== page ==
Confirmed: Geoff Johns Is the New President of DC Entertainment
Comic Books, Film, TV
Here are three June releases from Drawn and Quarterly: Kevin Huizenga’s Gloriana, Chester Brown’s Ed The Happy Clown and Dan Zettwoch’s Birdseye Bristoe.
They have several things in common, aside from the fact that they are all hardcover releases from the same publisher. They are all handsomely designed, for example, they all make lovely coffee table and bookshelf-filling objects, and they are all more or less important comics releases.
One of them is different in several significant ways, however.
The Brown book, which collects a series of strips that quickly evolved into a complete graphic novel from the pages of Brown’s 1980s cult classic Yummy Fur, lacks any fold-out pages.
Gloriana, which features several Glenn Ganges stories, has a four-page, horizontal fold-out of a key sequence in a story that deconstructs a moment in a time down to a molecular, cubist-like level, practically atomizing the comics page into a sort of Guernica of a comic book.
Birdseye Bristoe, the debut graphic novel of a promising new talent about the construction of a gigantic, Tower of Babel-sized cellphone tower in a small rural community, features a vertical, two-page fold-out diagram of the tower.
The Brown book, which does feature plenty of fairly fantastic-to-the-point-of-insane visual subject matter (ghosts, vampires, cannibal pygmies, Frankenstein, mad scientists, a severed self-ambulatory hand, naked ladies, a man who can’t stop defecating, a talking penis with the head of President Reagan who Brown draws to look nothing like Ronald Reagan, etc.), contains absolutely no drawings of Gamera, the giant turtle monster who starred in the 1960s cycle of Japanese giant-monster films.
This fact, on its own, isn’t too terribly remarkable, as a lot of comic books do not feature drawings of Gamera. However, Gloriana and Birdseye Bristoe both do.
In Gloriana, Huizenga uses Gamera as an example of an extremely large object when discussing how the human eye and perception work during a story in which his protagonist Glenn Ganges explains why the moon looks huge and red to some neighbors one night:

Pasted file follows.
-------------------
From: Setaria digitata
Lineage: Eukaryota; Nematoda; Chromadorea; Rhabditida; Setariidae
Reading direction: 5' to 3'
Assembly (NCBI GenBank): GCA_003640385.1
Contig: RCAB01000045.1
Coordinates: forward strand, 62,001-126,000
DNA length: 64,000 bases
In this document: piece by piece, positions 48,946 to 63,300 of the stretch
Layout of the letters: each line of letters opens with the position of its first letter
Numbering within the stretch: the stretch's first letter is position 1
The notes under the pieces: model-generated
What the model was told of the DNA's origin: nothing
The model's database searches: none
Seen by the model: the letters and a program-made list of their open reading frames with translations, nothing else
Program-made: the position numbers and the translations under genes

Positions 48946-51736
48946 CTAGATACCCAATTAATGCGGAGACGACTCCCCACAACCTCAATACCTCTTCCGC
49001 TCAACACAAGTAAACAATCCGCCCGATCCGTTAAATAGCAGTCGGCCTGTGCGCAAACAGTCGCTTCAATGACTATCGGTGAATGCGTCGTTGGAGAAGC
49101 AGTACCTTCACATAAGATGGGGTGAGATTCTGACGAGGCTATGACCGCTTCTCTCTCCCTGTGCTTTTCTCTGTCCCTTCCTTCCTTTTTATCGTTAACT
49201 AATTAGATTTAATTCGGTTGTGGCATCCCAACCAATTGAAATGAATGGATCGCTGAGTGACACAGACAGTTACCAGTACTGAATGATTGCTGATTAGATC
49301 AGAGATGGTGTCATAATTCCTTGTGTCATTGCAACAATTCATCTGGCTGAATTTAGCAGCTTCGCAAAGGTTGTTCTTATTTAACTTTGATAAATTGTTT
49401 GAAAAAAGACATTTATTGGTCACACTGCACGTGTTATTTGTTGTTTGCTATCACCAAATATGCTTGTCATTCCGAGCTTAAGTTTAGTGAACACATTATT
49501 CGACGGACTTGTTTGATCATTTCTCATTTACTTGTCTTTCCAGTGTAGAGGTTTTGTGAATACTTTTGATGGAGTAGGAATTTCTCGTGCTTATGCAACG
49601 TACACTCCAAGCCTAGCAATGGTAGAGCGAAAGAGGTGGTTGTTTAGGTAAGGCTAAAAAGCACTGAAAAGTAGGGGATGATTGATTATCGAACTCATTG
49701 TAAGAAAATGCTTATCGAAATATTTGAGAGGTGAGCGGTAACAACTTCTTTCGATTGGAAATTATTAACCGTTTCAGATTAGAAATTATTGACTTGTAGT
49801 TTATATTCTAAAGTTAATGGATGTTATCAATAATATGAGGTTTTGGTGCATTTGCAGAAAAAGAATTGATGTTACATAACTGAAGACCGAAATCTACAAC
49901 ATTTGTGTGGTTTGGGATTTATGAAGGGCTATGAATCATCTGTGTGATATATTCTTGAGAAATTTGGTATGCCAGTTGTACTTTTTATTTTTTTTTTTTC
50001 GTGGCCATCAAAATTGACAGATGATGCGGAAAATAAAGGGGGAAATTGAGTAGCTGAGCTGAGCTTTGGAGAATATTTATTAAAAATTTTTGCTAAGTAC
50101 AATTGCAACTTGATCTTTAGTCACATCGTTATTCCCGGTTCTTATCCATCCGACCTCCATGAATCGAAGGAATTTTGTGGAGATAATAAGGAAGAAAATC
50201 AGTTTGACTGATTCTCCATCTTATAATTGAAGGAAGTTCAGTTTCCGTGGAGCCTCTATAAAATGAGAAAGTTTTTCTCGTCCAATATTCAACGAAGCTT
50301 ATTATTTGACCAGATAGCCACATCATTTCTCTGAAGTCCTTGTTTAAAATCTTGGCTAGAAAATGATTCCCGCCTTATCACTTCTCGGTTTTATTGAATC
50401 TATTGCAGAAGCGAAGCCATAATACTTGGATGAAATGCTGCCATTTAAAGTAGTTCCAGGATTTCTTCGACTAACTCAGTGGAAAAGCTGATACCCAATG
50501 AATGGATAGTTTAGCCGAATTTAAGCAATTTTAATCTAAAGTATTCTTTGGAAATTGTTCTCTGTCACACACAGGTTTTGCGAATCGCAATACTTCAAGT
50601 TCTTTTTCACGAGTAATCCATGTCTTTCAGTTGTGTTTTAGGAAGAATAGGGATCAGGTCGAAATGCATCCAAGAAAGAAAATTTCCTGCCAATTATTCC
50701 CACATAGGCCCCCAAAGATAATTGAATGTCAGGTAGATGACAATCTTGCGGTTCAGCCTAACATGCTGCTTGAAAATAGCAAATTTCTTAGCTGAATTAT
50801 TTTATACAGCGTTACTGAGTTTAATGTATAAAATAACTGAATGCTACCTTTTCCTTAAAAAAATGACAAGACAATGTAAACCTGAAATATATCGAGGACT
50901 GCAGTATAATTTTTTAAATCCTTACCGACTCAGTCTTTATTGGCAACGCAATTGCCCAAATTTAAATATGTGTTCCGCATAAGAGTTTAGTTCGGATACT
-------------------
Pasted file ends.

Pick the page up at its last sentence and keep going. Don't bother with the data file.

In Birdseye Bristoe, Gamera appears in a panel illustrating part of character Clint Murgatroyd’s report on geodesic domes:
Brown’s Ed The Happy Clown differs from the other two books in another, perhaps more relevant to our purposes here, way: I didn’t care for it at all, while I really loved the other two.
Gloriana is another example of Huizenga doing what he does best, extrapolating epic events and consequences out of the most mundane subjects one can imagine: Carrying groceries in from the car, talking to your spouse while unpacking the groceries, having a phone conversation with a friend, noticing the moon one night. The aforementioned sequence, the one that’s so expansive it includes a fold-out, is summarized in a single line of dialogue: “Earlier I was at the library and the sun was setting.”
Birdseye Bristoe is probably the most tremendously exciting of the books, as it is from a relatively new creator, and is big, bright and colorful — the artwork, as well as the characters and storytelling. A cellphone company wants to put a tower into the titular area, and the old guy who owns the land they want to put it on agrees, so long as they meet a few conditions. Meanwhile, his great-niece and great-nephew arrive to spend the summer with him. Zettowoch tells the story by repeatedly breaking it into sections and running gags, usually presented as something appearing in the journals of one of the two teenagers. Krystal draws maps and illustrated lists, offers a tour of her uncle’s bungee cord and two-liter pop bottle inventions and interviews various characters. Clint makes little reports on various subjects. Zettowoch includes recipes and quizzes. The narrative is fast, funny and propulsive, but the experience of reading it is even better — it’s fun.
Ed The Happy Clown, however, is an awful bummer. After a few stop-and-start strips involving the title character, some scientists, some masked policemen and a Chester Brown avatar, a bigger, more ambitious narrative gradually begins to take shape, but it’s pretty tough reading. I made it through Brown’s graphic novel about having sex with prostitutes just fine, despite some misgivings here and there (especially at the resolution and throughout the prose end-section), but a lot of the content here is violent and scatalogical in the extreme.
Brown may draw, say, a room full of feces, or a semen-soaked hand or the head of a bald, jowly man attached to the end of a clowns penis vomiting very well, but that doesn’t really make them things I enjoy looking at. I don’t want to condemn the book purely on content, of course; do note that a cartoonist like Johnny Ryan could draw the same things, or grosser things, and the pictures will come out funny, or at least amusing, because of Ryan’s slick, classic cartoonist style. At this early point in Brown’s career, his style couldn’t really transcend and transform the subject matter, and most of the time, he doesn’t seem to be going for laughs or anything anyway.
I felt kind of defeated by the book, to be honest; I didn’t like it, it was hard for me to read, and I have trouble finding redeeming qualities to it. Aside from the obvious one: It provides a collection of the work of a great and important cartoonist. Certainly its far from his best work, but here it all is, easily accessible, and discussed at great (even tedious) length by the cartoonist himself in copious end notes. Brown’s a cartoonist whose work should all be easily available, to provide context for the rest of it, so I’m glad this book exists, even if I don’t like it.
But more importantly? It could have used a Gamera cameo.